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What is it like to attend this early years setting?
The provision is good
Children are confident and settled at this caring, friendly nursery. Staff know all children well and are sensitive to their individual needs.
They took great care to stay in touch with children who did not attend due to COVID-19 (coronavirus) restrictions, including through zoom calls and activities online. This helped children to return to nursery happily and to settle well.Children quickly become more independent and even the youngest confidently explore the environment, particularly outdoors.
Their behaviour is good. Staff respond to children calmly, and gently help them resolve any disputes. Children show care and... concern for each other.
They ask their friends what the matter is when they notice they are upset and try to help them feel better. Older children show high levels of cooperation as they play. They include younger friends in their games when they are playing outside.
Younger children enjoy copying them, which helps them practise new skills. For instance, they eagerly helped the older children scoop water from a puddle with a bucket.Staff have high expectations for all children's learning.
Children who need additional help or who have special educational needs and/or disabilities make good progress in their development. Staff throughout the nursery understand their needs and how to support them. This helps staff to provide a highly consistent approach.
What does the early years setting do well and what does it need to do better?
The management team have worked hard to make a number of important changes since the last inspection. This has had a positive impact on the quality of children's experiences. Staff throughout the nursery now consistently guide and support children to help them behave well.
Managers have implemented an effective system to ensure all staff receive appropriate training, support and guidance to develop their skills. They ensure any issues with staff performance are addressed promptly.Staff regularly monitor and assess children's progress.
They observe children to find out about what they already know and can do, so that they can plan for what they need to learn next. Staff are clear about the skills and knowledge they want children to gain over their time in each room. This helps prepare children for the move to a different room and for starting school.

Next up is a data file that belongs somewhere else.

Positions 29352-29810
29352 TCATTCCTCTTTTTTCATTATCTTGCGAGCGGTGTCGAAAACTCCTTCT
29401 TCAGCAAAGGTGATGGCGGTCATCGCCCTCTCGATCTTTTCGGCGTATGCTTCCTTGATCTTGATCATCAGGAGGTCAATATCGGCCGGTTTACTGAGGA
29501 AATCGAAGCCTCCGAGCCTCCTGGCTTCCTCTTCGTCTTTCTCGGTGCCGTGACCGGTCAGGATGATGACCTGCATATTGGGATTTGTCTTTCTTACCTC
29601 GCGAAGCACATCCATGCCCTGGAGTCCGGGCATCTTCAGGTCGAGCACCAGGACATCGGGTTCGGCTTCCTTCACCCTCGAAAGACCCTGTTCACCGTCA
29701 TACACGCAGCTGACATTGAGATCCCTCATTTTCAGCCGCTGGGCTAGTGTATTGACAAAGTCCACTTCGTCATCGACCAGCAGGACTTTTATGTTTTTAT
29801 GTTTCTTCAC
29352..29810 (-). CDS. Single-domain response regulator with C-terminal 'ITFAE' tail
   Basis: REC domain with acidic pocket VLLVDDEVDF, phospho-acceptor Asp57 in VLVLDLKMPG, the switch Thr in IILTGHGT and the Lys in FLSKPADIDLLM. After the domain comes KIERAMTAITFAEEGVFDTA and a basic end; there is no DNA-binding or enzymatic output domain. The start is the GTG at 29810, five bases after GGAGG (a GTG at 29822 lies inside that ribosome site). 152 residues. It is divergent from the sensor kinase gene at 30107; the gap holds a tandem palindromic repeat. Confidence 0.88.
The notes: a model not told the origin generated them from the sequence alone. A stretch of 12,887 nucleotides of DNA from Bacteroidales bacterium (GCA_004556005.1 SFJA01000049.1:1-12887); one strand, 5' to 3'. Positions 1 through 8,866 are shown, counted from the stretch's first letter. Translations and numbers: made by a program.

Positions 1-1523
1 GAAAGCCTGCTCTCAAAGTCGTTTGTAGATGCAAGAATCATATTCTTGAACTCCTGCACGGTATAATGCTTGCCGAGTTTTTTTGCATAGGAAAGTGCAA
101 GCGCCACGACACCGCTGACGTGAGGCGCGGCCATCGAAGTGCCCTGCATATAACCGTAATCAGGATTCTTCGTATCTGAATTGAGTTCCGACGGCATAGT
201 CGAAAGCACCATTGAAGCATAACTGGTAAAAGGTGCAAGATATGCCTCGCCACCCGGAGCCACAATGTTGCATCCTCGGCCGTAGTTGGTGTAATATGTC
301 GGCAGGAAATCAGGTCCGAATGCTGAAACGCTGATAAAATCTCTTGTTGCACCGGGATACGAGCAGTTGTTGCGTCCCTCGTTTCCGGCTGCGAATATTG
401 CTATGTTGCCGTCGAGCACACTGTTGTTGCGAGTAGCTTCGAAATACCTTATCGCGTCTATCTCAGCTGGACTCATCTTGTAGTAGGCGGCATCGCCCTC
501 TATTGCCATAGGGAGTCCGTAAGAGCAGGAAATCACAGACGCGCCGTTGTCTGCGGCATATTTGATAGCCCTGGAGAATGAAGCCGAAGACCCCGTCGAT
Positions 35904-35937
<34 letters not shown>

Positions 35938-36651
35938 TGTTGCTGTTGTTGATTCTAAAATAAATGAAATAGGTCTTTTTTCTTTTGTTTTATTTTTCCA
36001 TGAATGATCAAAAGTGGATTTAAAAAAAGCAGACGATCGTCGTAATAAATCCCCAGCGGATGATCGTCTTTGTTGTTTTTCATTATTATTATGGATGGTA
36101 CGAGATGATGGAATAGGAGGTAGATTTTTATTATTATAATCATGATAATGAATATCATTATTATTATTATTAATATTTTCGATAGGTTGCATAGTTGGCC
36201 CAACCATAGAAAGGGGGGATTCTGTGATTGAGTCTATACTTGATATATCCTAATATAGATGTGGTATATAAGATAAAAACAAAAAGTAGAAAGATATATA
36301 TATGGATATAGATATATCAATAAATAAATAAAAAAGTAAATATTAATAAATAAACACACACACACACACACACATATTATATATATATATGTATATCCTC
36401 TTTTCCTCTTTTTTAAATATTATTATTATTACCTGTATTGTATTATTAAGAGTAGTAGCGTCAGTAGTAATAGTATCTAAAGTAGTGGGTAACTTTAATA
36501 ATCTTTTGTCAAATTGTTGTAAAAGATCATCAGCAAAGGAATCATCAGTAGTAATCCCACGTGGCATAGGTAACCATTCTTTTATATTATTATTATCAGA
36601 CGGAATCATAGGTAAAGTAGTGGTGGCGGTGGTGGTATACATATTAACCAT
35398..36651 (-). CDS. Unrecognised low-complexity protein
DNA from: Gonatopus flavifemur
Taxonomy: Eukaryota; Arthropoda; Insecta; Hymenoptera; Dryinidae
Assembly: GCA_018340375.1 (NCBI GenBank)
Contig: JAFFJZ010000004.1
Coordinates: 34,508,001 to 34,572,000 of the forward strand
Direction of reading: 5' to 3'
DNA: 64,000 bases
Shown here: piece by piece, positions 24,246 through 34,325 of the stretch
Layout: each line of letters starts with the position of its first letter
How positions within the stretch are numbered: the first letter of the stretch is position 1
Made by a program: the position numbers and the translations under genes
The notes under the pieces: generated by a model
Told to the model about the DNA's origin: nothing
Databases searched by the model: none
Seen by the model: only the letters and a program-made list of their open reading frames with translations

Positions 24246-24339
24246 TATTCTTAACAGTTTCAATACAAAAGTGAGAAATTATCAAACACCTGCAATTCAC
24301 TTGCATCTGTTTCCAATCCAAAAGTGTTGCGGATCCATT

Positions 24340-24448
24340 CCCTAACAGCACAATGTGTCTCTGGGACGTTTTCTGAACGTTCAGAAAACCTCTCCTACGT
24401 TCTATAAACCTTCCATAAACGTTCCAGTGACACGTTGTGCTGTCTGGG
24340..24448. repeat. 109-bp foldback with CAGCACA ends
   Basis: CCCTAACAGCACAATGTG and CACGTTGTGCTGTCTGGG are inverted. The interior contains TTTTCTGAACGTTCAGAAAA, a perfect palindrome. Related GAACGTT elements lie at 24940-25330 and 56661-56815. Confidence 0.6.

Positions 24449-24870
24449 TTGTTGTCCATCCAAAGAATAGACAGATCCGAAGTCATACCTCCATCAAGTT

For example, babies begin to feed themselves with spoons in the baby room, and in the toddler room they learn to use forks and drink from an open cup. In the pre-school room, children handle tools and cutlery confidently and pour their own drinks.Children have excellent opportunities to develop their physical skills outdoors.
They benefit from a large, secure garden where they can climb up and down slopes, carry logs and sticks, balance on planks and build with large construction. All children move confidently around the garden. They have great fun splashing in puddles or working together to mix potions in the mud kitchen.
Staff provide effective support to children to help them become confident communicators. They encourage pre-school children to express their ideas and broaden their vocabulary. In the toddler room, staff focus on building children's skills such as encouraging them to ask for help when they need it.
Babies enjoy songs and listen very attentively when staff read them stories. Children who are learning English as an additional language benefit from hearing greetings and singing songs in their home language as well.Although parents now drop their children off outside due to the pandemic, staff still make sure they have time to talk to them and share information at the door.
Parents feel well informed about their child's progress, which helps them continue their learning at home. Staff offer resources, such as story bags, to take home, which are very popular with parents and children.Children are familiar with the daily routine.
For instance, they understand that they need to wash their hands before mealtimes. They develop their self-care skills well and learn to manage handwashing on their own. However, during the lunchtime routine, staff working with toddlers are sometimes busy with tasks such as laying tables and setting out beds, rather than prioritising children's needs.
Children wait for long periods and become unsettled and noisy.The manager ensures that children receive any additional funding they are entitled to. However, staff do not always consider how additional funding for some children, such as those from disadvantaged backgrounds, can be best used to support their individual learning needs.
They do not routinely check to make sure that the funding has helped close any gaps in learning and had a positive impact on children.
The arrangements for safeguarding are effective.The staff team and managers understand their responsibilities towards the children in their care.
The manager regularly checks staff knowledge of child protection issues and the procedures to follow. This helps to ensure staff are confident about what to look out for and that they know what to do if they have concerns about a child or an adult. Managers follow robust recruitment and vetting procedures to ensure that staff are suitable to work with children.
Staff understand the importance of keeping children safe. They check the environment regularly and supervise children closely.
What does the setting need to do to improve?
To further improve the quality of the early years provision, the provider should: review the organisation of daily routines, such as mealtimes, so that the needs of all children are considered and the length of time children spend waiting is reduced nuse additional funding more effectively to help close any gaps in individual children's learning, and measure the impact on children's progress more closely.